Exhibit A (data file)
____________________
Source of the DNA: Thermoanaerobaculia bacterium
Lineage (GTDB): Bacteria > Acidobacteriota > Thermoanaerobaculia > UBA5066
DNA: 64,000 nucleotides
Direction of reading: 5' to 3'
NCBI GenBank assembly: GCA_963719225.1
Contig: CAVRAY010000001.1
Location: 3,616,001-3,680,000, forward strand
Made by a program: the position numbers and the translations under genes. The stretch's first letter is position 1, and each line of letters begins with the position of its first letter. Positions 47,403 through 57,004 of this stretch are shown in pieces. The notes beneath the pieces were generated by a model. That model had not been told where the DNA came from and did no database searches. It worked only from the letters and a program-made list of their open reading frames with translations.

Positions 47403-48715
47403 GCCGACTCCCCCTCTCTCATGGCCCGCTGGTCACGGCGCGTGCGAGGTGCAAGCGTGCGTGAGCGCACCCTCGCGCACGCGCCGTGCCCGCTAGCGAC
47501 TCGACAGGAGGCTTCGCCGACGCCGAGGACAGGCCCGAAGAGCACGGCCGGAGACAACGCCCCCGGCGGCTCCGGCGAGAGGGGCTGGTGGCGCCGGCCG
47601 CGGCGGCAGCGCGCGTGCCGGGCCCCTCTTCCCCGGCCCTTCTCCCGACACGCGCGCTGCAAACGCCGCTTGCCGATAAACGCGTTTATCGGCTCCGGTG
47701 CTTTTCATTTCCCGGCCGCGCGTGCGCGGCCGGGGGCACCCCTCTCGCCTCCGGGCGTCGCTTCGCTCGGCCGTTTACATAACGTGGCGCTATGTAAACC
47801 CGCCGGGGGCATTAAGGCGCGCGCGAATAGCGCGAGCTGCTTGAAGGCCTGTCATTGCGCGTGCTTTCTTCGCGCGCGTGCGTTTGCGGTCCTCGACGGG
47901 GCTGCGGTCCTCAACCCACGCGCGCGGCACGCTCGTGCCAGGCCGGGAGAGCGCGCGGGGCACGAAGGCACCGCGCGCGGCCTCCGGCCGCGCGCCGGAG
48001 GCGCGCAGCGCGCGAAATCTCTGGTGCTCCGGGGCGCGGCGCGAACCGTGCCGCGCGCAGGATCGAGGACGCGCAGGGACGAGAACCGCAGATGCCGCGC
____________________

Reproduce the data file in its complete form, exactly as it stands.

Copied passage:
Source of the DNA: Thermoanaerobaculia bacterium
Lineage (GTDB): Bacteria > Acidobacteriota > Thermoanaerobaculia > UBA5066
DNA: 64,000 nucleotides
Direction of reading: 5' to 3'
NCBI GenBank assembly: GCA_963719225.1
Contig: CAVRAY010000001.1
Location: 3,616,001-3,680,000, forward strand
Made by a program: the position numbers and the translations under genes. The stretch's first letter is position 1, and each line of letters begins with the position of its first letter. Positions 47,403 through 57,004 of this stretch are shown in pieces. The notes beneath the pieces were generated by a model. That model had not been told where the DNA came from and did no database searches. It worked only from the letters and a program-made list of their open reading frames with translations.

Positions 47403-48715
47403 GCCGACTCCCCCTCTCTCATGGCCCGCTGGTCACGGCGCGTGCGAGGTGCAAGCGTGCGTGAGCGCACCCTCGCGCACGCGCCGTGCCCGCTAGCGAC
47501 TCGACAGGAGGCTTCGCCGACGCCGAGGACAGGCCCGAAGAGCACGGCCGGAGACAACGCCCCCGGCGGCTCCGGCGAGAGGGGCTGGTGGCGCCGGCCG
47601 CGGCGGCAGCGCGCGTGCCGGGCCCCTCTTCCCCGGCCCTTCTCCCGACACGCGCGCTGCAAACGCCGCTTGCCGATAAACGCGTTTATCGGCTCCGGTG
47701 CTTTTCATTTCCCGGCCGCGCGTGCGCGGCCGGGGGCACCCCTCTCGCCTCCGGGCGTCGCTTCGCTCGGCCGTTTACATAACGTGGCGCTATGTAAACC
47801 CGCCGGGGGCATTAAGGCGCGCGCGAATAGCGCGAGCTGCTTGAAGGCCTGTCATTGCGCGTGCTTTCTTCGCGCGCGTGCGTTTGCGGTCCTCGACGGG
47901 GCTGCGGTCCTCAACCCACGCGCGCGGCACGCTCGTGCCAGGCCGGGAGAGCGCGCGGGGCACGAAGGCACCGCGCGCGGCCTCCGGCCGCGCGCCGGAG
48001 GCGCGCAGCGCGCGAAATCTCTGGTGCTCCGGGGCGCGGCGCGAACCGTGCCGCGCGCAGGATCGAGGACGCGCAGGGACGAGAACCGCAGATGCCGCGC